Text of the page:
In early 2014, soon after FERC had approved CIP version 5, a lot of people in the industry (including me) started taking a serious look at the v5 standards, since they were now on their way to becoming the law of the land. One thing we noticed was this important discrepancy in CIP-002 Attachment 1: In Section 1, which discusses classification of High impact BES Cyber Systems, the criterion for deciding whether a system is High impact is if it is “used by and located at” one of the four types of control centers listed in that section. This makes it clear that no system that isn’t physically located at one of those four types of control centers can be High impact. So the BES Cyber Systems located at Medium or Low impact substations and generating stations that are controlled by the High Control Center will be Medium or Low impact respectively, not High impact.
However, in Section 2, which discusses classification of Medium impact BCS, the criterion for deciding whether a system is Medium impact is whether it is “associated with” one of the 13 criteria for assets listed in that section; two of these criteria (2.11 and 2.12) are for Control Centers. This means that, in the case of Medium Control Centers, a system doesn’t have to be physically located at the Control Center in order to be designated Medium impact.
Why is this a problem? Because Control Centers control lots of Cyber Assets (e.g. relays) “in the field” – i.e. located at transmission substations and generating stations. It would be very hard to argue that these field assets aren’t “associated with” the Control Center that controls them, meaning that any system that is located at one of these assets, that meets the definition of BES Cyber System, will be Medium impact. And as anyone who has had to comply with CIP v5/v6 for High or Medium assets knows, even if there is only one Medium Cyber Asset located at the asset, there are a number of CIP requirements that automatically become applicable to the asset itself, or to other Cyber Assets located there.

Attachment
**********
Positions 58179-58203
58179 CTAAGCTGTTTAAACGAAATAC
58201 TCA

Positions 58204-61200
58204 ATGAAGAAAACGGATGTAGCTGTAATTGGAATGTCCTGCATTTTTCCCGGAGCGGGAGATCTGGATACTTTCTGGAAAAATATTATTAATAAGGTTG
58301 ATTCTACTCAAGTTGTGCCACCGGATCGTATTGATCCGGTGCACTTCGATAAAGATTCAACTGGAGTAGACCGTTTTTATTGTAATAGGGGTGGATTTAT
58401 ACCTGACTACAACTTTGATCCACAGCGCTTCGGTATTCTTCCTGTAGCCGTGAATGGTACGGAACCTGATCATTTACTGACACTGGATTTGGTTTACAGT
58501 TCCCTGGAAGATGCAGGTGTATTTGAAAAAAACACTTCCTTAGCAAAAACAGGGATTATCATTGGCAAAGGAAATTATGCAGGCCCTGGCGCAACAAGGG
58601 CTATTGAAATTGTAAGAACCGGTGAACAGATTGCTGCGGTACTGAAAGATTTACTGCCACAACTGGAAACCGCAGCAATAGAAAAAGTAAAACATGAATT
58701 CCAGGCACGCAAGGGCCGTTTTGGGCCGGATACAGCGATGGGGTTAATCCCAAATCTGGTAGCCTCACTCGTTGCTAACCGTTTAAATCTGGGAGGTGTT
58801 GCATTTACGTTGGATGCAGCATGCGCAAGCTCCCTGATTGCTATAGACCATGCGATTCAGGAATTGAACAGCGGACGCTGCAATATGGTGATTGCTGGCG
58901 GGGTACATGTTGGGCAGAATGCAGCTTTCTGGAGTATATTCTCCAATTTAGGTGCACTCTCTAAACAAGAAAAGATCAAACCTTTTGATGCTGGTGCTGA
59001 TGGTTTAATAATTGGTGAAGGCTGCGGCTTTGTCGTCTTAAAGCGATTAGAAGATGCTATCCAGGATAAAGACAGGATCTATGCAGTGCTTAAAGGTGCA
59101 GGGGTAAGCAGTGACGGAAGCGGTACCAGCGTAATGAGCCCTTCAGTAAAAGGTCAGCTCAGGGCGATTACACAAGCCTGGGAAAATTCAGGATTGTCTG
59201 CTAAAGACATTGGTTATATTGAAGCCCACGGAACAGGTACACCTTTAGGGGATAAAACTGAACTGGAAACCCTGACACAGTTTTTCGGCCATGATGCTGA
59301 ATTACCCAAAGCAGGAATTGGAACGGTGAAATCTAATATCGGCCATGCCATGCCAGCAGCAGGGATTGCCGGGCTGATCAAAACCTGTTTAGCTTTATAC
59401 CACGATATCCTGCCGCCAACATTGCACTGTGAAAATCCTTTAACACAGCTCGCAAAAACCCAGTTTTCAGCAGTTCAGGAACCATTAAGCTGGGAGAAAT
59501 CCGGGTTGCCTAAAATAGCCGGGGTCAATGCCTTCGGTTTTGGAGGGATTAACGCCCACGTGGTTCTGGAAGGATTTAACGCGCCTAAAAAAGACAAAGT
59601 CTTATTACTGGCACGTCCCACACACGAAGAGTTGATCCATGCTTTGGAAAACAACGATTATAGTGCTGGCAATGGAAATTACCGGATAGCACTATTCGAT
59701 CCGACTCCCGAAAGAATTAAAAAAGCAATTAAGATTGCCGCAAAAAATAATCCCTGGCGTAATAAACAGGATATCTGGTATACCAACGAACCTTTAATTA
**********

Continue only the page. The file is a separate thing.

Of course, if the auditors actually interpreted the wording this way (which clearly seems to me to be the right interpretation), there would have been a huge hue and cry from NERC entities with Low impact assets and a Medium impact Control Center, since a large number (perhaps all) of those Low assets would now be effectively Medium assets. However, they haven’t been interpreting it that way, and the main reason they haven’t has probably been the fact that in the Guidance and Technical Basis for CIP-002-5.1 (page 16), there is the following wording: “Criterion 2.12 categorizes as medium impact those BES Cyber Systems used by and at Control Centers and associated data centers performing the functional obligations of a Transmission Operator and that have not already been categorized as high impact. (my emphasis)”
Of course, this sentence seems to indicate that remote BCS controlled by a Control Center that meets Criterion 2.12 (these will most often be relays in substations) will not take the Medium impact rating of the Control Center. This certainly seems to contradict the language of Attachment 1, but I haven’t heard of any entity being dinged for not declaring those BCS to be Mediums (see this post from early 2014, which provides a different set of reasoning for why Criterion 2.12 should be interpreted to mean that the remote BCS aren’t Mediums. It is a pretty subtle argument, and I haven’t heard it put forth anywhere else).
However, things are changing. As you may know, NERC has decided that the Guidance and Technical Basis in each of the CIP v5 and v6 standards goes beyond what is permitted for NERC guidance. Some of it becomes an “interpretation” of the CIP requirements (and the passage I just quoted seems to be a good example of that. It not only interprets the wording of Attachment 1, it seems to contradict it). Therefore, NERC will remove the G&TB from the standards.
In theory, this shouldn’t make a difference. It has always been said that the G&TB’s aren’t auditable. However, in practice the auditors have paid a lot of attention to them. What will happen when the G&TB for CIP-002 is removed?
My guess is nothing will happen, although I know some people in NERC-land are very fearful of this. Whatever the strict wording of the standard is, this is a case where the consequences of following that wording would be too harmful. I can’t imagine any of the regions would want to do this, especially since they’ve so far all allowed the entities to follow the “interpretation” in the Guidance and Technical Basis; there would be an uprising if they tried to take that away.
So why am I bringing this up? Because this is just one example of the fact that there is a lot of “interpretation” of the CIP standards going on, both by the entities who have to comply and the auditors who have to audit. It’s the grease that allows the wheels to turn, in the creaky engine of NERC CIP.
The views and opinions expressed here are my own and don’t necessarily represent the views or opinions of Deloitte.